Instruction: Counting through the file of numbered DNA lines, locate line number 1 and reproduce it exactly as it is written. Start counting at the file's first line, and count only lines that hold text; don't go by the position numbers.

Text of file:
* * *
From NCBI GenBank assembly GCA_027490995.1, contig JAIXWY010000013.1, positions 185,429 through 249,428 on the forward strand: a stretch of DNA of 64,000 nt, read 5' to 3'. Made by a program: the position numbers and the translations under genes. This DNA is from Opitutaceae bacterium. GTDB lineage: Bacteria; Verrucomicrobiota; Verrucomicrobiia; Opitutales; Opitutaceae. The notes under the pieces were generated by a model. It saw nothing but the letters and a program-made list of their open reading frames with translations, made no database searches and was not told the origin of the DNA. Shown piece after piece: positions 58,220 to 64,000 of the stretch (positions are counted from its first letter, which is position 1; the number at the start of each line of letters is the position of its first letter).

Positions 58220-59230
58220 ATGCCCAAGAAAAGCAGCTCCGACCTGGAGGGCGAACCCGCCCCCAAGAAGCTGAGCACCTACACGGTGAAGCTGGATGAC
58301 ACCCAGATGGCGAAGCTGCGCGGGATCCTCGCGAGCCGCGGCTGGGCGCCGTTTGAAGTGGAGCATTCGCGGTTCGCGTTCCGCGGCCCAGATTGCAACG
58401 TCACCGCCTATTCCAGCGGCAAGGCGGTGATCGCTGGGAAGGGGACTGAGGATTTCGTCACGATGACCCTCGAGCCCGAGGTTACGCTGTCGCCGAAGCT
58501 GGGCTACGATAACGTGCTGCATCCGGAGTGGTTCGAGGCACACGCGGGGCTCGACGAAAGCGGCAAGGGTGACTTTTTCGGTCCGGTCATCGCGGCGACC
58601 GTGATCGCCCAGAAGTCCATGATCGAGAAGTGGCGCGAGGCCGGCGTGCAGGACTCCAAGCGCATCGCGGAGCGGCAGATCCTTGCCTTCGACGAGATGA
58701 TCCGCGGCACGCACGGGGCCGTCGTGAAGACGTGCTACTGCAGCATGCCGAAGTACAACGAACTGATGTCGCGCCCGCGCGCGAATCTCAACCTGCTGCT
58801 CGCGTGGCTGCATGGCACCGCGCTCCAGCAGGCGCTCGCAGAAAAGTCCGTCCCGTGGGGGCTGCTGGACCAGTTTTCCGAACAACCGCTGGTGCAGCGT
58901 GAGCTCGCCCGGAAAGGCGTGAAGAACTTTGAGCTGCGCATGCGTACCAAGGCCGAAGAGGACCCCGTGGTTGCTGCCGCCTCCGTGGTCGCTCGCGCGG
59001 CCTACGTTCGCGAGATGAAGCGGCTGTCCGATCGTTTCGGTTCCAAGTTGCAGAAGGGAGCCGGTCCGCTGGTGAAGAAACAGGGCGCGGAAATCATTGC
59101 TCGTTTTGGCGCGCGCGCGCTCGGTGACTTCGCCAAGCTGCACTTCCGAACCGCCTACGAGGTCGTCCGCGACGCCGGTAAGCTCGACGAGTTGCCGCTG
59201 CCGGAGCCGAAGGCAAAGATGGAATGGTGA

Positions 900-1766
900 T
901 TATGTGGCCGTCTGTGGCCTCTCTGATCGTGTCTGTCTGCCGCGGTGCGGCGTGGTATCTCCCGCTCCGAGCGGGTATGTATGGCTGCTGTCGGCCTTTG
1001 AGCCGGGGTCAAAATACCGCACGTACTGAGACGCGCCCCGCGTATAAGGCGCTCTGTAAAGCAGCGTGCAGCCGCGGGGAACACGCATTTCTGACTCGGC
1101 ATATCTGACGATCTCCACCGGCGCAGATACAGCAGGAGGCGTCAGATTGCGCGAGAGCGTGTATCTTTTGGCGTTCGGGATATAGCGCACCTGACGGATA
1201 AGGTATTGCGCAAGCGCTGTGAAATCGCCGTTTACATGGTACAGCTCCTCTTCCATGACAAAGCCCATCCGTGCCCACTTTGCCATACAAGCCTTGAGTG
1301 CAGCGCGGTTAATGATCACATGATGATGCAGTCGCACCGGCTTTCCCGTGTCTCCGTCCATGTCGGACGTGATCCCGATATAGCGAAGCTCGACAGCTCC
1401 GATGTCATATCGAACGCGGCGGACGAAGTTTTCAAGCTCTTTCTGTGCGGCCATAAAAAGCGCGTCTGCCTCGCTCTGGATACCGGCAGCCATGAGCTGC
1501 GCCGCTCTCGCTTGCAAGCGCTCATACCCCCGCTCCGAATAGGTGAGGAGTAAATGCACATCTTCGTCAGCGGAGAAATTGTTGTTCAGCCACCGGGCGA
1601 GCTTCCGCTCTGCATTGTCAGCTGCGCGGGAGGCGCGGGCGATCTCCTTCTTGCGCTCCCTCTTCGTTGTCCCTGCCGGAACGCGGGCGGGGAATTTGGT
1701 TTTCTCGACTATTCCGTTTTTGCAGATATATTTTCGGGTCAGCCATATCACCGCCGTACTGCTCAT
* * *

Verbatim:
From NCBI GenBank assembly GCA_027490995.1, contig JAIXWY010000013.1, positions 185,429 through 249,428 on the forward strand: a stretch of DNA of 64,000 nt, read 5' to 3'. Made by a program: the position numbers and the translations under genes. This DNA is from Opitutaceae bacterium. GTDB lineage: Bacteria; Verrucomicrobiota; Verrucomicrobiia; Opitutales; Opitutaceae. The notes under the pieces were generated by a model. It saw nothing but the letters and a program-made list of their open reading frames with translations, made no database searches and was not told the origin of the DNA. Shown piece after piece: positions 58,220 to 64,000 of the stretch (positions are counted from its first letter, which is position 1; the number at the start of each line of letters is the position of its first letter).